Facing the Climate Catastrophe

On August 9, the Intergovernmental Panel on Climate Change released its assessment of the state of the climate — the panel’s grimmest yet. The window to stop some of the worst effects of the climate crisis is rapidly closing, the report found, and world leaders must act with urgency to prevent catastrophe.

The report, prepared by more than 200 top scientists around the globe and approved by the 195 UN member states, is the first of three expected this year to inform emission reduction commitments at the 26th annual international summit known as the Climate Change Conference of the Parties (COP26) this November in Glasgow, Scotland.

Photo: Sunset over St. Mary Lake at Glacier National Park. The namesake glaciers at this park are rapidly melting as a result of climate change. In 1850, the region had 150 glaciers. There are now just 25 left. Photo © Kan1234/Dreamstime.

Source: Facing the Climate Catastrophe: What We Do Now Matters · National Parks Conservation Association

Do most people worry about climate change? Apparently more people are taking it seriously as shown, in part, by their willingness to switch to products that they think are better for the environment.

In this article, the NPCA suggests four critical areas we can focus on:

  • Reducing emissions from cars.
  • Retiring power plants to clear skies of haze pollution.
  • Reducing methane, one of the most potent climate-warming emissions, from oil and gas development.
  • Securing critical climate provisions in the federal budget.

Climate change is such a huge issue, it often seems outside the power of the individual to address. Articles like this one help us narrow down target areas where we can focus our efforts.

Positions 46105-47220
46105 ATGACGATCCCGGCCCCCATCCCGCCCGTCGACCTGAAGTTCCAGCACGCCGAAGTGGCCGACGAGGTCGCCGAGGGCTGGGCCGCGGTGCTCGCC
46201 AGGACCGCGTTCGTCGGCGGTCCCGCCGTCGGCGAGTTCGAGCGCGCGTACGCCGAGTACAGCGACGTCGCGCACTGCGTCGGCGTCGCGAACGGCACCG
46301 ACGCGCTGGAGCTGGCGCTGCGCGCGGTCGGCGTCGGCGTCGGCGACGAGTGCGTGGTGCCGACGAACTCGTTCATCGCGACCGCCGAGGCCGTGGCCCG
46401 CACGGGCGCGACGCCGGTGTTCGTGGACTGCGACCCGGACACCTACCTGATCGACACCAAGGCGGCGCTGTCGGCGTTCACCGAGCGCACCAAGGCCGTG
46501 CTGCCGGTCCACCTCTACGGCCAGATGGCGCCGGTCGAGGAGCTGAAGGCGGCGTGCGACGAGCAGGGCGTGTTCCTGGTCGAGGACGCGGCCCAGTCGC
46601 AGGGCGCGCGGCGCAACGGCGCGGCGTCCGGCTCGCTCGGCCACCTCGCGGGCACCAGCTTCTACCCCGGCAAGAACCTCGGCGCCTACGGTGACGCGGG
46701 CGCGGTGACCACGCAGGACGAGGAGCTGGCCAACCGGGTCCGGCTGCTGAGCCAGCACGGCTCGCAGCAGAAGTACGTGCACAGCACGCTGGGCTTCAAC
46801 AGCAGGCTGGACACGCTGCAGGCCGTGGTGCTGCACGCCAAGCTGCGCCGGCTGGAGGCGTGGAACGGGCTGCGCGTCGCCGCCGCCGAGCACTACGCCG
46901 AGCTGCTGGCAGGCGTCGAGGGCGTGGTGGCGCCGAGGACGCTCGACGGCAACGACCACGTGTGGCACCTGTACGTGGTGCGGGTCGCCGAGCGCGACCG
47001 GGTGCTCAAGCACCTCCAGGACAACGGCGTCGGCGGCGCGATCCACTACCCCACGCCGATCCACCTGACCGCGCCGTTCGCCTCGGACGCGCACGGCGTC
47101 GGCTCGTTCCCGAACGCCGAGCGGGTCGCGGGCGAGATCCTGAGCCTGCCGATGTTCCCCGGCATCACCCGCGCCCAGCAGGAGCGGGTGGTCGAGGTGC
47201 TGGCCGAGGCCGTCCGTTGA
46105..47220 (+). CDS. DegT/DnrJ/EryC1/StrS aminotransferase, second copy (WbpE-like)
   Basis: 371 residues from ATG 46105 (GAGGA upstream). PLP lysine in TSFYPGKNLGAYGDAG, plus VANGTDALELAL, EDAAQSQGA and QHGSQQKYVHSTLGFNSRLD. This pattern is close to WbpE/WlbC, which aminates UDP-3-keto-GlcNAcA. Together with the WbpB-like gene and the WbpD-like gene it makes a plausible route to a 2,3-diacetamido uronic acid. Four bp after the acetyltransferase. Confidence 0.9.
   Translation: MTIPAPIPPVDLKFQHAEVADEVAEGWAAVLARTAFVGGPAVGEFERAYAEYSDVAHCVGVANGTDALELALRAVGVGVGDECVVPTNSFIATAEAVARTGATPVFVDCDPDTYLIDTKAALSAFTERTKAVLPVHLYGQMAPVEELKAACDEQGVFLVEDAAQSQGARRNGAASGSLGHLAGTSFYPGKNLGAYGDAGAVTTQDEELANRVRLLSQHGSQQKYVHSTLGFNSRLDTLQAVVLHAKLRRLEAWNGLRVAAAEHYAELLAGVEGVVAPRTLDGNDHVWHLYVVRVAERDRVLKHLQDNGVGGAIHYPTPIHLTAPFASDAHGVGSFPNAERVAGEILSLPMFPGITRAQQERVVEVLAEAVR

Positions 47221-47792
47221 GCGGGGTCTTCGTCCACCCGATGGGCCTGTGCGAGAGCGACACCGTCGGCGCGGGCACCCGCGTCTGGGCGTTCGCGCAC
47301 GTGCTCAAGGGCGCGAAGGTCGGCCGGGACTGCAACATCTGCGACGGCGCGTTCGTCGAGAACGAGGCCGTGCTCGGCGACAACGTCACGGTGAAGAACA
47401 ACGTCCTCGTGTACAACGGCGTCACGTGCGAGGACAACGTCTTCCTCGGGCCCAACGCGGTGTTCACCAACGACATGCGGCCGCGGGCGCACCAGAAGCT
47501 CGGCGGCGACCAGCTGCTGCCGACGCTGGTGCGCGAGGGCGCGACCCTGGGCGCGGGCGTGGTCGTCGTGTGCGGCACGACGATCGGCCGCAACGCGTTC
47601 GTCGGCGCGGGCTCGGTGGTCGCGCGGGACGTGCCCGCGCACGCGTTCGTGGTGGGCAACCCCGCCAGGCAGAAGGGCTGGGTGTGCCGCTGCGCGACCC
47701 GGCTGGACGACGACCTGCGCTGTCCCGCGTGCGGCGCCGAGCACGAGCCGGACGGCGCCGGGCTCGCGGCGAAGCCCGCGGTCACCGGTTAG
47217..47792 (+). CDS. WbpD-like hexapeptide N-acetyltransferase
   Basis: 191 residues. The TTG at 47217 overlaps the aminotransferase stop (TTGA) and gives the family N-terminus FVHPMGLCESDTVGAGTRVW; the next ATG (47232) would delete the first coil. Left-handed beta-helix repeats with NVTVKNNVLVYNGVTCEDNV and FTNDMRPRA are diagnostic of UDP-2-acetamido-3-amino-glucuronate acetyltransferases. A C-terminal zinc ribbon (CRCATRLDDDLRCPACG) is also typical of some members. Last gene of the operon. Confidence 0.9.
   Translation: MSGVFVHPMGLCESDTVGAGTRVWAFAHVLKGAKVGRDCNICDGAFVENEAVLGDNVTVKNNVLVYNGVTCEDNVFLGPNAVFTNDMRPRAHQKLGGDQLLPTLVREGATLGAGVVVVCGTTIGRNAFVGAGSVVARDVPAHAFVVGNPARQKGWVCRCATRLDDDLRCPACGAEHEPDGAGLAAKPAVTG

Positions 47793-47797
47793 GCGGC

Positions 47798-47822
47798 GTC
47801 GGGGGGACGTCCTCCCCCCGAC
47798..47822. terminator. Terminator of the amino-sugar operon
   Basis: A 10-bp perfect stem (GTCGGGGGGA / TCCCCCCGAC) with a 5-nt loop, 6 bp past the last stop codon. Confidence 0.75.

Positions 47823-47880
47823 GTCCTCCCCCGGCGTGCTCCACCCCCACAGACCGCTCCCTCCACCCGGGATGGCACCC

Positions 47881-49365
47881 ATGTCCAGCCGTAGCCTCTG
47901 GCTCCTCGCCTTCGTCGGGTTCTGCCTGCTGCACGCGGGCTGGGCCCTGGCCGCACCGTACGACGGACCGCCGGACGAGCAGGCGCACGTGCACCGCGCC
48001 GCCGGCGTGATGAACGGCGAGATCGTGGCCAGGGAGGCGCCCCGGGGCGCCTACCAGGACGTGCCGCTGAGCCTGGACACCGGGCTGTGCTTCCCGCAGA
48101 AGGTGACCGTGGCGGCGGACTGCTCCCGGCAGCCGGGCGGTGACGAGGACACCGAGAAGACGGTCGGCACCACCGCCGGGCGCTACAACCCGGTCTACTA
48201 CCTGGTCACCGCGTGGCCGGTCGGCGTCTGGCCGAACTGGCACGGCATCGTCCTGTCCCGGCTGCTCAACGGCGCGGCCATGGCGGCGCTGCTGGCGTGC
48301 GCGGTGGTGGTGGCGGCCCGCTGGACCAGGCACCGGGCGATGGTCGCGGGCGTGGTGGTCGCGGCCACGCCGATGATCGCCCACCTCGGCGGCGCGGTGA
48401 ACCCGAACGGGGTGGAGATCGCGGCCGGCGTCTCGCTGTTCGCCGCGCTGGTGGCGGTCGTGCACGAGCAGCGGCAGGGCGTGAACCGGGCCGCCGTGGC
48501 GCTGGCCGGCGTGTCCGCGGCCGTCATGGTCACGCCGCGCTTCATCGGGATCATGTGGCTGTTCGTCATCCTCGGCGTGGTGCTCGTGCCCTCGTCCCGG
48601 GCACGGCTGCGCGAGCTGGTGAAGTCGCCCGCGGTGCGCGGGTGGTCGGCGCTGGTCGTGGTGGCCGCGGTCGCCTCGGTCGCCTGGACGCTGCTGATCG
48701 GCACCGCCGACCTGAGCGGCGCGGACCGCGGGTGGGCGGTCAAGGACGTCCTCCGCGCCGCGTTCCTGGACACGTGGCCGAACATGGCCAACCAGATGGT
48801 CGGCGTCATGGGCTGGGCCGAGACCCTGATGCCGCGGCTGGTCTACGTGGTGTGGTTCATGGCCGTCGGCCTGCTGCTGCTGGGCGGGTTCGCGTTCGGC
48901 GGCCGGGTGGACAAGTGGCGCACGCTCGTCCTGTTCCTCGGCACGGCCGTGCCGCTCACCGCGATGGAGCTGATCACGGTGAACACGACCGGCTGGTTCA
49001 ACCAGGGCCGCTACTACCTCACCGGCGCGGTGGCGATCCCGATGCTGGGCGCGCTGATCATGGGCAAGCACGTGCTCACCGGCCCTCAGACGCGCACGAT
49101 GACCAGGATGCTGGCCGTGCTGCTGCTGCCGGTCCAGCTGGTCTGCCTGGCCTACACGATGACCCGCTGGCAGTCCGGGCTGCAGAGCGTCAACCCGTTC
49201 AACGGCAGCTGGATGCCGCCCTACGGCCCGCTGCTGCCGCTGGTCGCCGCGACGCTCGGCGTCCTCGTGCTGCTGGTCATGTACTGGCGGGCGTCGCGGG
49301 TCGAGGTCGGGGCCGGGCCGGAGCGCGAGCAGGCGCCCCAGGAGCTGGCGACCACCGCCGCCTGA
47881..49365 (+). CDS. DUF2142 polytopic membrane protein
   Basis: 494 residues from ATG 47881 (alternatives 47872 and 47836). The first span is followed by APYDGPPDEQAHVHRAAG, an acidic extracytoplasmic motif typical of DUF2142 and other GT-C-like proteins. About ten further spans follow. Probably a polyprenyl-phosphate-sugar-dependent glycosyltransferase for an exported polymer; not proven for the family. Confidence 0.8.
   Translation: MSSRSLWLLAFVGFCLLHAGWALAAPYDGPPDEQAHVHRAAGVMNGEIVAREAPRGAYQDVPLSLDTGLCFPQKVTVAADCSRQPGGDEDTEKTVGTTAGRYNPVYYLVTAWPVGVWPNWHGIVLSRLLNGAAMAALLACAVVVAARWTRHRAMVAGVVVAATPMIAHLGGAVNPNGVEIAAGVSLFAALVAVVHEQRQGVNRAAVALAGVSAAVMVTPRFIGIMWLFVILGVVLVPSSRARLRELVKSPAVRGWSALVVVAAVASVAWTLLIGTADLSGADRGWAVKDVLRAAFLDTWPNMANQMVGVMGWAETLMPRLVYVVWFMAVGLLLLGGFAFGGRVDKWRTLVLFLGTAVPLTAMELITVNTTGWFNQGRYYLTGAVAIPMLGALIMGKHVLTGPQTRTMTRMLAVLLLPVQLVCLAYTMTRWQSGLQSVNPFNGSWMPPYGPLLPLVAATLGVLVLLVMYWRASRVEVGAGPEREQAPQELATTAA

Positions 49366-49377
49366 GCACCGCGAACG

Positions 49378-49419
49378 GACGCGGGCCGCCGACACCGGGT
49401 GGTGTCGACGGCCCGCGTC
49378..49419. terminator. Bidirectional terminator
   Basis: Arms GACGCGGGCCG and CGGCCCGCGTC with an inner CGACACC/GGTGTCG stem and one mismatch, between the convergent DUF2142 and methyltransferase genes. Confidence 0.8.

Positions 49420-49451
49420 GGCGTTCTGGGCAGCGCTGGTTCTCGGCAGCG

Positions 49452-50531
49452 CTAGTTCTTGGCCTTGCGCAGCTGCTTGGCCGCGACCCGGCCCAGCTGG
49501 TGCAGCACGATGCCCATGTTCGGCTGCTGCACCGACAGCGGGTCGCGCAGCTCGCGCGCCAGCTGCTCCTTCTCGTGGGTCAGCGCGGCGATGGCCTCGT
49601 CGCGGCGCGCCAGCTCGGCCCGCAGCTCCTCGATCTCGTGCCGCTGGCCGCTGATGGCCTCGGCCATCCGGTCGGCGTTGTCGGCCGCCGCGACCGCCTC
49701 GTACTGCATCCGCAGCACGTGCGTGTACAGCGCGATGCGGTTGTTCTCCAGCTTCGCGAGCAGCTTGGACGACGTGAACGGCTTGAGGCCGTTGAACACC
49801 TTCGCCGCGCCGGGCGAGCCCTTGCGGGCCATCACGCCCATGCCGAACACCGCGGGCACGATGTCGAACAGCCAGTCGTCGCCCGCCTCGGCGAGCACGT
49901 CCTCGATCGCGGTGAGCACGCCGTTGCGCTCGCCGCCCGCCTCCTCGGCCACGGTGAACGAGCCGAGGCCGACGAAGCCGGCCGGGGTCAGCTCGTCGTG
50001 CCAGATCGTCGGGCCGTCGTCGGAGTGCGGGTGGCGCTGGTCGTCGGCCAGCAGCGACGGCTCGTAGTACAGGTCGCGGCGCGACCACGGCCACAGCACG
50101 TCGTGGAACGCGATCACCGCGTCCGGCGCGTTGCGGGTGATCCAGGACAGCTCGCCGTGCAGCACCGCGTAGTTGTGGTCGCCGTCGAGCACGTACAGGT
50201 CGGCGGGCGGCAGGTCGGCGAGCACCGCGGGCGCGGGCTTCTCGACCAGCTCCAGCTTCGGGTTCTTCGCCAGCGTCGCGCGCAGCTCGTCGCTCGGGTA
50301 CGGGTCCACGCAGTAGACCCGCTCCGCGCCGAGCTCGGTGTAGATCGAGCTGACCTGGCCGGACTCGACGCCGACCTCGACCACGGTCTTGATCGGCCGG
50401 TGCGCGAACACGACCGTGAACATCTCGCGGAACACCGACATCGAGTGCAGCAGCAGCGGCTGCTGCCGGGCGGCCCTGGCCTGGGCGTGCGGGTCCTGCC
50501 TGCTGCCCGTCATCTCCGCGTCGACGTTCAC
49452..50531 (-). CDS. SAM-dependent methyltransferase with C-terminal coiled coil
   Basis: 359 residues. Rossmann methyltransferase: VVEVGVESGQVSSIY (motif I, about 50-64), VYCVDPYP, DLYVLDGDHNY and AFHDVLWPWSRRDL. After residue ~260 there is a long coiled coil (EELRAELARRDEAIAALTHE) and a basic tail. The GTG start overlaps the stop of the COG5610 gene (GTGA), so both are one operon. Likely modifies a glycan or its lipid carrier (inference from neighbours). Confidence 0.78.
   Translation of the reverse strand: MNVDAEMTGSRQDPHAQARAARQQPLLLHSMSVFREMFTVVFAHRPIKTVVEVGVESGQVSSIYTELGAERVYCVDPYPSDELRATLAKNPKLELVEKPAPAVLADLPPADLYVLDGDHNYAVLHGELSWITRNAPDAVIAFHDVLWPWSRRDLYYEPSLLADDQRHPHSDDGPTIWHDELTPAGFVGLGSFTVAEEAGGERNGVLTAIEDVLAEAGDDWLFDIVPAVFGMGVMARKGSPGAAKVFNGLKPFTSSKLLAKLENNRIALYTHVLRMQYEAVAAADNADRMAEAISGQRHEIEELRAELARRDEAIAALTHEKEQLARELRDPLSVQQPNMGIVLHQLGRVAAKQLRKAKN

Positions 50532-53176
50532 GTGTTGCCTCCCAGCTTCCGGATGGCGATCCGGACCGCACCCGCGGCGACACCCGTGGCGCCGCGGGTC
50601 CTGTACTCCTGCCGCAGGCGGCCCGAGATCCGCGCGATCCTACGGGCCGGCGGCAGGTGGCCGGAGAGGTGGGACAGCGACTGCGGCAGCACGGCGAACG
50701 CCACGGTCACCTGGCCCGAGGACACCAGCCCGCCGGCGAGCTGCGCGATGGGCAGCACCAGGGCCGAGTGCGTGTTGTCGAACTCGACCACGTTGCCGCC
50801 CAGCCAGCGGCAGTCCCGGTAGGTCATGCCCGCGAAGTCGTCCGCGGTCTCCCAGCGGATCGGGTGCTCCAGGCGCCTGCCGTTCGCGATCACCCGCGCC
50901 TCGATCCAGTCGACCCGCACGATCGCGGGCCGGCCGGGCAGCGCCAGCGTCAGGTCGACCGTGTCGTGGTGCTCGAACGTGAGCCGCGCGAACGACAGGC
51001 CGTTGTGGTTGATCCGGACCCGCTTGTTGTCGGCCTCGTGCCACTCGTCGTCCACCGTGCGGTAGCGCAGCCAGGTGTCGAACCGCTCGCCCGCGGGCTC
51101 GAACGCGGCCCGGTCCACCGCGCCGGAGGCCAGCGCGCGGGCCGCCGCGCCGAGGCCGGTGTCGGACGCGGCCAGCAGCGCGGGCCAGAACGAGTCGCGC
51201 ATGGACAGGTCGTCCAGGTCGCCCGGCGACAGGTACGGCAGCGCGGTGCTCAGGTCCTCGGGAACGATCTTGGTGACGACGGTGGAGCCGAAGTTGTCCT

Malcolm

2 thoughts on “Facing the Climate Catastrophe

  1. I have no idea what if anything we humans are contributing to climate catastrophe, but what I do know is that with or without us, climate catastrophes happen. Biblical floods. Ice ages. Dinosaur-worthy warming ages. Primal swamps. Sudden freezes. Sudden thaws. Pole shifts. If any of those catastrophes is in the making, there is nothing we can do but survive as long as we can, just as our predecessors did.

Leave a Reply

Fill in your details below or click an icon to log in:

WordPress.com Logo

You are commenting using your WordPress.com account. Log Out /  Change )

Google photo

You are commenting using your Google account. Log Out /  Change )

Twitter picture

You are commenting using your Twitter account. Log Out /  Change )

Facebook photo

You are commenting using your Facebook account. Log Out /  Change )

Connecting to %s

This site uses Akismet to reduce spam. Learn how your comment data is processed.